It sounds like your cat is being treated for feline psychogenic alopecia (FPA).
With this condition, the cat “barbers” the fur (chews it, bites it or licks it) in one area to the point of baldness (alopecia), or even until there is bleeding.
It is often due to an underlying stress. FPA is a bit like nail-chewing in humans – it is done because it makes the cat feel calmer, as a way of dealing with stress. As with people who chew their nails, it may continue even when it must be causing pain if the skin has become raw.
Some breeds seem to be a bit more prone to FPA (Siamese, Burmese, Himalayan, and Abyssinian) but it can occur in cats of any age, sex or breed.
I will include some links to further information about FPA:
Before your cat can be diagnosed as definitely having FPA, your veterinarian would need to rule out a few other possible causes of hair loss.
There is no specific test for FPA, it is a “diagnosis of exclusion” which means that when we have ruled out physical problems, then what is left is a stress response problem.
Unfortunately, there is no quick cure for FPA and it is something that one has to “manage” as opposed to “cure.”
Treatment involves trying to minimize the stress in your cat’s life and sometimes we have to use drugs like Amitriptyline as in this case.
As with humans, sometimes it takes a while to find the best medication for relieving your cat's stress, and you might have to try 2 or 3 different drugs before finding what works for Kitty.
Amitriptyline is usually effective. What you are seeing with the drooling sounds like he is biting it and thus tasting the very bitter inside of the pill. Also, the dazed and tired effects you are seeing are quite common for the first 2 weeks until the cat's body gets used to the drug. That should resolve soon.
Here is more about this medication:
Now, in order to help your cat, you need to get this pill into him WHOLE without him chewing it. That way he won't taste it and won't foam and drool.
The suggestions that I usually give to clients who have to pill their cat are:
1. My favourite option is to give medications in Pill Pockets. These are little squishy treats that come in chicken and salmon flavour and have a divot in the middle in which you can hide a treat. I would say that 90% of cats will happily take a pill with these.
Here is more about them: http://www.greenies.com/en_US/Products/FelinePillPockets.aspx
2. Many cats will take a pill if it has a smear of smoked salmon cream cheese on it.
3. You could try hairball control Pounce treats, which get fairly squishy if you add a drop of water to them. Then, you can hide the medication inside it.
4. Try a little squirt of cheese spray
5. Offer the pill in 1/8th teaspoon of ice cream or plain yogurt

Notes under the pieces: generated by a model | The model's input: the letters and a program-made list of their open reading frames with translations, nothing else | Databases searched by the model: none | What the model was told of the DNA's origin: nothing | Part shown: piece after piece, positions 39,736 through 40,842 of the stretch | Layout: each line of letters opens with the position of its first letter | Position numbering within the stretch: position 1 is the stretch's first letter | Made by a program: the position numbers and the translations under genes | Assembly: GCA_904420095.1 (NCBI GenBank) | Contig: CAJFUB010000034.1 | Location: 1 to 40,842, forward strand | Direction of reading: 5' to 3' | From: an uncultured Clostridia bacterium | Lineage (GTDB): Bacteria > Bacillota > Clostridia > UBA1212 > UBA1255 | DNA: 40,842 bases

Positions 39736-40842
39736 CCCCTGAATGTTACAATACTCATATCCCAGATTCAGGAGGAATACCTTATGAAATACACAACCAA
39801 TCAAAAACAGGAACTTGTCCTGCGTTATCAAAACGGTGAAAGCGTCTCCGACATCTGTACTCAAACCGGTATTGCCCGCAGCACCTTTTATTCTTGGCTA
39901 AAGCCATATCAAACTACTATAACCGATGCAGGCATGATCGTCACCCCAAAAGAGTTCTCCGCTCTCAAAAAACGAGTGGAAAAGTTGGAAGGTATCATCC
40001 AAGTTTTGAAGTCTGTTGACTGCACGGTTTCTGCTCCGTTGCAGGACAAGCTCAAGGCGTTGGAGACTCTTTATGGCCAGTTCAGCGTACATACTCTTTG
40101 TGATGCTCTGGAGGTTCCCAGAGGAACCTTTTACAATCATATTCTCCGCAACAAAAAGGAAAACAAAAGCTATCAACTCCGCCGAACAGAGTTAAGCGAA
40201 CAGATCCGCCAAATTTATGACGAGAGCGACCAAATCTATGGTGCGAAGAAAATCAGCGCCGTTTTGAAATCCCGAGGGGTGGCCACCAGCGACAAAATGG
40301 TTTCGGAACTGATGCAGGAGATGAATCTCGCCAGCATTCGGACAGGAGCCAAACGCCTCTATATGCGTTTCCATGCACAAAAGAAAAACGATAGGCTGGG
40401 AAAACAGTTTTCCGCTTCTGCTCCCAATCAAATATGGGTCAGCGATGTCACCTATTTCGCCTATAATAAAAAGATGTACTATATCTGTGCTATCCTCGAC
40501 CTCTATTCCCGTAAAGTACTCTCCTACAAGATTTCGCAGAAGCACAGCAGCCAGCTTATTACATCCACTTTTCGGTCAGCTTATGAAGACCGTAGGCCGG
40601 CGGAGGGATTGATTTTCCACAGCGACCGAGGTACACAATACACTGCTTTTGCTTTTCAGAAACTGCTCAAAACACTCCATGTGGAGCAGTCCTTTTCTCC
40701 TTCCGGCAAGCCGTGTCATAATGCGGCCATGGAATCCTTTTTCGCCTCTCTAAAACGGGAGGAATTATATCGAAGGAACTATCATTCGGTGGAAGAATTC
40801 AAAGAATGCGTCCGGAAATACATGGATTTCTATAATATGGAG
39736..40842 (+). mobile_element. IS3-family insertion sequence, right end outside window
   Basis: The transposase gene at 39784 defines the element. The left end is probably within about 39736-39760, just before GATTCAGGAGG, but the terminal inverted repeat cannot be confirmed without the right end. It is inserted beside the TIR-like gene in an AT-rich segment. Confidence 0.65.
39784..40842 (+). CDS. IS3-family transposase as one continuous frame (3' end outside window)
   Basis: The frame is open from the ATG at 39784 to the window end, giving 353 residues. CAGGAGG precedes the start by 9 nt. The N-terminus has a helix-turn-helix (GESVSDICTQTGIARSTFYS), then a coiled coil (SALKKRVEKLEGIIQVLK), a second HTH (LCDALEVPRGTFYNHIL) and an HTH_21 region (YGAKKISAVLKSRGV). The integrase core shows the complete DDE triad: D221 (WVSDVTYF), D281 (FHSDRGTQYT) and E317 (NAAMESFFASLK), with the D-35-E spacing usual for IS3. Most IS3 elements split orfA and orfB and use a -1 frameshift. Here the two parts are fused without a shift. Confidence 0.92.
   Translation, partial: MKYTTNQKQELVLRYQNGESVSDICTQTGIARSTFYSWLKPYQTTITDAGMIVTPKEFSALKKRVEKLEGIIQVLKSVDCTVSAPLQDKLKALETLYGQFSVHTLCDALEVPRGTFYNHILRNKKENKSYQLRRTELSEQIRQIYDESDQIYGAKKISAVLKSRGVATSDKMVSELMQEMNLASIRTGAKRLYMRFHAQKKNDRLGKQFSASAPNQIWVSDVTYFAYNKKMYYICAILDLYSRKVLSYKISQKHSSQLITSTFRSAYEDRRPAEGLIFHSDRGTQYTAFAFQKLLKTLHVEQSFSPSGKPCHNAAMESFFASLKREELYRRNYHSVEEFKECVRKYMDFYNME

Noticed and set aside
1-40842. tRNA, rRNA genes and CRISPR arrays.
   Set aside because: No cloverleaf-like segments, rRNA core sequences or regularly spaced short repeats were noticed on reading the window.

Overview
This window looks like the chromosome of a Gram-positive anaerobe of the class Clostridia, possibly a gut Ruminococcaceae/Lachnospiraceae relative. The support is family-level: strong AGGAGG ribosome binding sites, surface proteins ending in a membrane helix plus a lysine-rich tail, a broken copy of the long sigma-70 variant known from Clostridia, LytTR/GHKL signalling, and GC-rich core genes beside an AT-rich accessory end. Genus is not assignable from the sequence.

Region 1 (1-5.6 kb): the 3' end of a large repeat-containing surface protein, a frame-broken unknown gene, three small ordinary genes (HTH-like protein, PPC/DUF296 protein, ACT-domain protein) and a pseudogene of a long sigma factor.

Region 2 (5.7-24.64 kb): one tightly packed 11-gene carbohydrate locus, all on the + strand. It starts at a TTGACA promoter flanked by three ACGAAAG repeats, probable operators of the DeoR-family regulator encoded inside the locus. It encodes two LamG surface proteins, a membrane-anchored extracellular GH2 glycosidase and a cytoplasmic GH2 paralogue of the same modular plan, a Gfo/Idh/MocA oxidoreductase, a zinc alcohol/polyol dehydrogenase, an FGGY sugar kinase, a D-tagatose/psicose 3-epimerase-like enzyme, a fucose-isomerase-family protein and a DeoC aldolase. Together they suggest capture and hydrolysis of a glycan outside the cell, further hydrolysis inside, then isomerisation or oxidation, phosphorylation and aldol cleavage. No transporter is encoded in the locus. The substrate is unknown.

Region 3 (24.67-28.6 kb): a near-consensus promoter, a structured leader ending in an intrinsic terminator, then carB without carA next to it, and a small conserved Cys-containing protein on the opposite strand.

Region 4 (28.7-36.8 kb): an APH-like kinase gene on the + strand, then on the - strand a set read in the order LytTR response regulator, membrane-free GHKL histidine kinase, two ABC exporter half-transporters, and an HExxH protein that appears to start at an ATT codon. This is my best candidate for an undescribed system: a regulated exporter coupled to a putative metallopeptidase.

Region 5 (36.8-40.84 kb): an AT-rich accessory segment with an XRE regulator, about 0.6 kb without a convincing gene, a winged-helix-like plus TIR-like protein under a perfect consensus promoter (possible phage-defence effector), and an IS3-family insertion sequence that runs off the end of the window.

6. Hide the pill in a small piece of melon, which many cats love oddly enough.
7. Buy some jars of baby food in meat flavours and offer those as a treat. Read the ingredients carefully to avoid onions, onion powder and garlic and garlic powder. BeechNut make a few that are just meat. One is "turkey in turkey broth" and another "beef in beef broth." They are both popular with cats, and you may be able to hide the pills in 1/4 teaspoon of that.
8. Your veterinarian could provide you with cans of a/d which is a very tasty food used to help sick animals to recover. It is probably the food that I have had most success with to tempt finicky cats to eat. You could hide a pill in 1/4 tsp of this.
Here is a link to it: http://www.hillspet.com/hillspet/products/productDetails.hjsp?PRODUCT<>prd_id=845524441760567
9. A compounding pharmacy could make the medication up into a palatable liquid, or a tasty chewable formula, or even a gel that can be applied to the inside of the ear where it can be absorbed across the skin (not all medications are well absorbed this way, however). Pharmacists can make things in triple fish flavour, or chicken or beef or others to suit the patient.
10. Have your vet or technician teach you how to give a pill by putting it at the back of the cat's mouth.
There are some excellent directions here on how to do it:
11. If your cat is difficult to give a pill to, you can use a Pill Popper. This is a device that puts the pill at the back of his throat. You can see how to use it here:
My guess is that you will have to move through this list and try different things at different times to give your cat his medication. However, I do hope that you will find that many of these work for you so that this does not become a struggle and so that you can maintain the loving relationship you have with your cat!
If it has been helpful, please "Accept" my answer and leave feedback.
If you need more information, however, just click on reply and I will be back to provide it.
The above is given for information only. Although I am a licensed veterinarian, I cannot legally prescribe medicines or diagnose your pet's condition without performing a physical exam. If you have concerns about your pet I would strongly advise contacting your regular veterinarian.